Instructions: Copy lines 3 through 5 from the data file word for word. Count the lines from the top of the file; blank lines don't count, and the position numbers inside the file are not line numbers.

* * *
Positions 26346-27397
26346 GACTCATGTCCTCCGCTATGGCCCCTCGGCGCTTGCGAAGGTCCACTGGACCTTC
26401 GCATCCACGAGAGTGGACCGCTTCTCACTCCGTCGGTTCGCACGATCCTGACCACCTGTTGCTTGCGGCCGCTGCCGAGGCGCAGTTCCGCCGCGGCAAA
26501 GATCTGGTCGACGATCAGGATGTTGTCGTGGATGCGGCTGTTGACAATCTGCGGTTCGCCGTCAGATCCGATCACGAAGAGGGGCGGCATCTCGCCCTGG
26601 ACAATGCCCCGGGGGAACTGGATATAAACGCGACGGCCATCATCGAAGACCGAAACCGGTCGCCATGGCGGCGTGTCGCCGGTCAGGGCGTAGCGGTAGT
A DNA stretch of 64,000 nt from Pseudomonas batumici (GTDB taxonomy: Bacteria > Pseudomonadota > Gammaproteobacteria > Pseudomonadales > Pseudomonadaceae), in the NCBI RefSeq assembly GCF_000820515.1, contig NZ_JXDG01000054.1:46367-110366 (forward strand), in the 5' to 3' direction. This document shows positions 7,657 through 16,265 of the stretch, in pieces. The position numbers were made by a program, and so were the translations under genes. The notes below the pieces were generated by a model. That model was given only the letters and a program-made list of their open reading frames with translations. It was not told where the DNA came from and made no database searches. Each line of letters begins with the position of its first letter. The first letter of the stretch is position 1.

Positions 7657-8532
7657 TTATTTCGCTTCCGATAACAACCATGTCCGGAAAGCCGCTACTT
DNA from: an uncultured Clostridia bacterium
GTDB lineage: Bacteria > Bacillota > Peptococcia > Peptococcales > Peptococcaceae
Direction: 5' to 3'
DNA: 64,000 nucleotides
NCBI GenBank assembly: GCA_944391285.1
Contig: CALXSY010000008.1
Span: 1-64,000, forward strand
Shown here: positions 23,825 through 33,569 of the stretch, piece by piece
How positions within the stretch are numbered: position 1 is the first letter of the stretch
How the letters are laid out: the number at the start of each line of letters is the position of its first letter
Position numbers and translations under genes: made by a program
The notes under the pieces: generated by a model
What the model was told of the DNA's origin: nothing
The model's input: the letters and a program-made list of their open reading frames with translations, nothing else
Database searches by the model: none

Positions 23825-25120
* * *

26401 GCATCCACGAGAGTGGACCGCTTCTCACTCCGTCGGTTCGCACGATCCTGACCACCTGTTGCTTGCGGCCGCTGCCGAGGCGCAGTTCCGCCGCGGCAAA
26501 GATCTGGTCGACGATCAGGATGTTGTCGTGGATGCGGCTGTTGACAATCTGCGGTTCGCCGTCAGATCCGATCACGAAGAGGGGCGGCATCTCGCCCTGG
26601 ACAATGCCCCGGGGGAACTGGATATAAACGCGACGGCCATCATCGAAGACCGAAACCGGTCGCCATGGCGGCGTGTCGCCGGTCAGGGCGTAGCGGTAGT